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Metaphors of touch infiltrate our language. When something goes easily, we say it was smooth sailing; an uncouth person is coarse. We have a soft spot for someone we love; the opposite is being hard-hearted. In fact, it is difficult to escape these metaphors: try to think of a synonym for rough day, and hard day probably comes to mind first.

Thus, the ways we describe the world draw on tactile sensations and the emotions associated with them. But research by psychology doctoral student Christopher Nocera suggests that the connections go both ways: that the sensations themselves have a powerful effect on how we perceive situations—and on how we respond.

Nocera and his colleagues, Yale professor of psychology John Bargh and MIT assistant professor of marketing Joshua Ackerman, asked study participants to read a passage about an ambiguous social interaction: one in which comments, motivations, and outcomes could be interpreted in more than one way. Just before reading the passage, the participants were asked to complete a puzzle; those who had handled rough puzzle pieces—covered in sandpaper—rated the interaction they read about as more adversarial than did participants whose puzzle pieces were smooth. Participants who handled a wooden block rather than a blanket before reading a passage about an employee-supervisor interaction were harsher judges of the employee’s personality on a subsequent questionnaire.

A third experiment tested similar influences in a situation with more at stake: the researchers asked participants to rank job candidates based only on a résumé. Subjects who received the résumé on a heavy clipboard ranked the candidate as more qualified than those who read the same résumé on a lighter clipboard. Nocera believes this is because we equate heavy with serious; a heavy object may broadcast competence the way professional attire or a firm handshake does (see “The Psyche on Automatic,” page 48).

These tactile cues can influence our impressions—but they may also influence actions. In one example, study participants who sat in hard chairs drove harder bargains in a hypothetical negotiation over a new car: after learning that the dealer had rejected their initial offer, they raised their price less for the second offer than participants seated in a soft, cushioned chair.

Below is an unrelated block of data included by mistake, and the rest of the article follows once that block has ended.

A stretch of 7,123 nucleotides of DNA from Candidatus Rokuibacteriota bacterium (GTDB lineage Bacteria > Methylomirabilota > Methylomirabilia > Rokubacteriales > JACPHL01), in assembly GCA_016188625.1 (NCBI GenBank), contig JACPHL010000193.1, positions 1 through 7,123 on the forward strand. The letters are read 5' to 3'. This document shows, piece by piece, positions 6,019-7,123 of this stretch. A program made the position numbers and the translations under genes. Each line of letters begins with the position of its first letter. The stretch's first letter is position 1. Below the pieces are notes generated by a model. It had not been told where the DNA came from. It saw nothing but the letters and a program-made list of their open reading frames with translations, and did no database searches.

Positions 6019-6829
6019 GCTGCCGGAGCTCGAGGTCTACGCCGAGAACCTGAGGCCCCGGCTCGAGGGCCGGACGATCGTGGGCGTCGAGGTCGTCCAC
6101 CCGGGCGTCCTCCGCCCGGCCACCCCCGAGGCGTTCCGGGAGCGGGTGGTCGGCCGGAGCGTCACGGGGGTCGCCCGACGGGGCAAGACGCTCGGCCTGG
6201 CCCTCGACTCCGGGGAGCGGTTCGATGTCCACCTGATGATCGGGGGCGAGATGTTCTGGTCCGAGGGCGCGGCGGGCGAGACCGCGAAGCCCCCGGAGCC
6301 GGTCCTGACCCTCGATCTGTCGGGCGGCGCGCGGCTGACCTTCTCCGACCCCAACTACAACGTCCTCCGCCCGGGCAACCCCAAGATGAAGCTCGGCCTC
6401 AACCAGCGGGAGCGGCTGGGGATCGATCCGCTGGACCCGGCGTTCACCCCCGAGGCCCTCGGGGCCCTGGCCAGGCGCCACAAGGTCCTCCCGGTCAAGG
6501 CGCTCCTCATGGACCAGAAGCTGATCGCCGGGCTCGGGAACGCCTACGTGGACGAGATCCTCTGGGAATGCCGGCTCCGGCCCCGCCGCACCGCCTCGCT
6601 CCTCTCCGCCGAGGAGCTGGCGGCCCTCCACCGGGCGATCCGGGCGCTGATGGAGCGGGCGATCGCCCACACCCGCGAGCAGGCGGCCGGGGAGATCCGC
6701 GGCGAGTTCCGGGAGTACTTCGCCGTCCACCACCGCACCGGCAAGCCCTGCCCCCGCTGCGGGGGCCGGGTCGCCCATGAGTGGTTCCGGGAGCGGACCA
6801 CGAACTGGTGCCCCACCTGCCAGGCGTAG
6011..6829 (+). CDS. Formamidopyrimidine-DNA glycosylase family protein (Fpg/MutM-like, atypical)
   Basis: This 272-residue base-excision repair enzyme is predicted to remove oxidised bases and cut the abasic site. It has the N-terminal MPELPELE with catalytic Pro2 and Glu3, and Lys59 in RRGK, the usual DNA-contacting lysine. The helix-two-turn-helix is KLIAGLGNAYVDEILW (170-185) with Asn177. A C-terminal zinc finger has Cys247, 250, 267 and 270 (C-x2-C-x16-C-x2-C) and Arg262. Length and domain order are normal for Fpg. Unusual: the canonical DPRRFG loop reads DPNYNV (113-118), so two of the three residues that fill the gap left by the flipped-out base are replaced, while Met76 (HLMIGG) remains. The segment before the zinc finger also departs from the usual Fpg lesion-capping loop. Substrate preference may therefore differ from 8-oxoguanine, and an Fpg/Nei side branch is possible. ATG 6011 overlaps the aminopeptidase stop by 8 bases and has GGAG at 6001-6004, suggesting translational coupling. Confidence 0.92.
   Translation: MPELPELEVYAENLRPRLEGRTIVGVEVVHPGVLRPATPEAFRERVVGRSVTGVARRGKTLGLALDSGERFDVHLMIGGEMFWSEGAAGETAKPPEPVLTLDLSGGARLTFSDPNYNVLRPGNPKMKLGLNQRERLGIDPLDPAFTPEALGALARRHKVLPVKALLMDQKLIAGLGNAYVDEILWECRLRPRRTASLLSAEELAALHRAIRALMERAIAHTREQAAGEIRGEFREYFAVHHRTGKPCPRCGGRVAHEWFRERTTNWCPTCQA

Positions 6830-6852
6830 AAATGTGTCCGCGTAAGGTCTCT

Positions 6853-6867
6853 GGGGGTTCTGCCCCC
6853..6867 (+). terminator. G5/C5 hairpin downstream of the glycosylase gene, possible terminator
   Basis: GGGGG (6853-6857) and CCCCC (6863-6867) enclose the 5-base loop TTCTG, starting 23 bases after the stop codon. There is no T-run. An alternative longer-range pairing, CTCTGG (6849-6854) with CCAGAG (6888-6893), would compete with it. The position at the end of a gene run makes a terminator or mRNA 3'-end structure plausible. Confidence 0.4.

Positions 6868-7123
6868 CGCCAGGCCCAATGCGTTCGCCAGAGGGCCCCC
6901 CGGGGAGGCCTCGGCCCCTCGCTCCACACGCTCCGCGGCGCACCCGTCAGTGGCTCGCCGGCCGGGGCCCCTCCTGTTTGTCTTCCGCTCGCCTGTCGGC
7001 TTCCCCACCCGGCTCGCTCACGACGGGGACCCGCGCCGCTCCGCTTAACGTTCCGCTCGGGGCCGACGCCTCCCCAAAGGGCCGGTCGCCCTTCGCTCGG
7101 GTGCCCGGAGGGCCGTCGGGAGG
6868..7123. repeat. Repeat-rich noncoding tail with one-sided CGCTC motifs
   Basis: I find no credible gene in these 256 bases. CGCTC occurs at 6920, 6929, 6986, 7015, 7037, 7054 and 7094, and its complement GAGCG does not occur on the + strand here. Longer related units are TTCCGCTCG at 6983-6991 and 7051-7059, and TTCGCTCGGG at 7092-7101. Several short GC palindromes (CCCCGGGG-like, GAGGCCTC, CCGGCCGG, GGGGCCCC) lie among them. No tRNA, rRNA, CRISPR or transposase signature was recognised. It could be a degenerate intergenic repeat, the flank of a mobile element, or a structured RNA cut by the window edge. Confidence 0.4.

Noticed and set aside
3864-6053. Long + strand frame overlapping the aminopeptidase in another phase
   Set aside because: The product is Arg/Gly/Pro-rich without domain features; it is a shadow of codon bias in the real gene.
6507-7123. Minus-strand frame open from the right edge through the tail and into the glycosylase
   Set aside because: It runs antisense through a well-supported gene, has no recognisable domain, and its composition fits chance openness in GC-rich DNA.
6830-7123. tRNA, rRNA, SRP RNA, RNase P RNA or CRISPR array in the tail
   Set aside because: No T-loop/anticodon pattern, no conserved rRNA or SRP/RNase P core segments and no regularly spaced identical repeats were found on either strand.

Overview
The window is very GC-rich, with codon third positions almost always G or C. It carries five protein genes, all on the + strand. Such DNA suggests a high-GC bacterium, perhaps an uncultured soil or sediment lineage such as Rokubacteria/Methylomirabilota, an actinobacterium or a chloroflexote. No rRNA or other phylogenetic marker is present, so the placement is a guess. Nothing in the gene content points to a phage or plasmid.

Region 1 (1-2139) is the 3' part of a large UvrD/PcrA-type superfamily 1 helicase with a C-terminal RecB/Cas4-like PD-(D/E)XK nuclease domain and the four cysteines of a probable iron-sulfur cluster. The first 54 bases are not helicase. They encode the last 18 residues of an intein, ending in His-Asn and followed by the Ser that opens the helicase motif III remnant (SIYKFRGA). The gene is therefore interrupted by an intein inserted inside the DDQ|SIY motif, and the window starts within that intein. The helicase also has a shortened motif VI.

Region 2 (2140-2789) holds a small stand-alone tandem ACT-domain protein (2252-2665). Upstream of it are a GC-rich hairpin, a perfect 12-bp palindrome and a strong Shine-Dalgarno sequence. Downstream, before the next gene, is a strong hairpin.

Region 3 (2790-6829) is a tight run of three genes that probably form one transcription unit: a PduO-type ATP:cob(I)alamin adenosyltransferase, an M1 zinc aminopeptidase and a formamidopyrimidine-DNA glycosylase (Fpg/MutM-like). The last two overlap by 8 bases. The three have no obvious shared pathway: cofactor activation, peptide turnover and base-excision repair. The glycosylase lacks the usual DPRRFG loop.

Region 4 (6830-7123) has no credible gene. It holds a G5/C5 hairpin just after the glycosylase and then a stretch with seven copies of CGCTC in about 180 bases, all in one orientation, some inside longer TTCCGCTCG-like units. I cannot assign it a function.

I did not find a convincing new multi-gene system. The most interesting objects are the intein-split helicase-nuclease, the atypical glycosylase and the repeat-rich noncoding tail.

Such findings suggest that tactile input is “coming inside in a metaphorical way and then going back out,” says Nocera. The study results, published in Science this year, join a small but growing body of research, including earlier work by Bargh that found that people were more generous after holding a warm drink than a cold one. One forthcoming study by Nocera found that subjects who had handled sandpaper were more likely to fall off a low-slung tightrope than those who had touched something smooth before walking the rope. Another (by Nocera and psychology research fellow Omar Sultan Haque) examined the effect of performing movements associated with religion, such as kneeling and prostrating; people who performed such movements reported stronger attitudes of conformity afterwards.

Nocera, whose dissertation will investigate the evolutionary roots and social overlays of physical gestures (such as shrinking back from something disgusting), says that the way we perceive the world is deeply enmeshed in our sense of touch, and this foundation is laid early in life—in fact, before birth. During fetal development, touch is the first of the five senses to develop. During infancy, he says, “we learn to feel a sense of warmth and safety from things like a soft blanket.” In this way, emotional qualities become aligned with certain tactile sensations, and, he says, “I think we probably carry those with us the rest of our lives.”

Understanding these associations may have implications for job interviews, negotiations, and other high-stakes social situations—but also for how we construct our surroundings and conduct ourselves. “If emotions are highly influenced by the body,” says Nocera, “then people need to know.”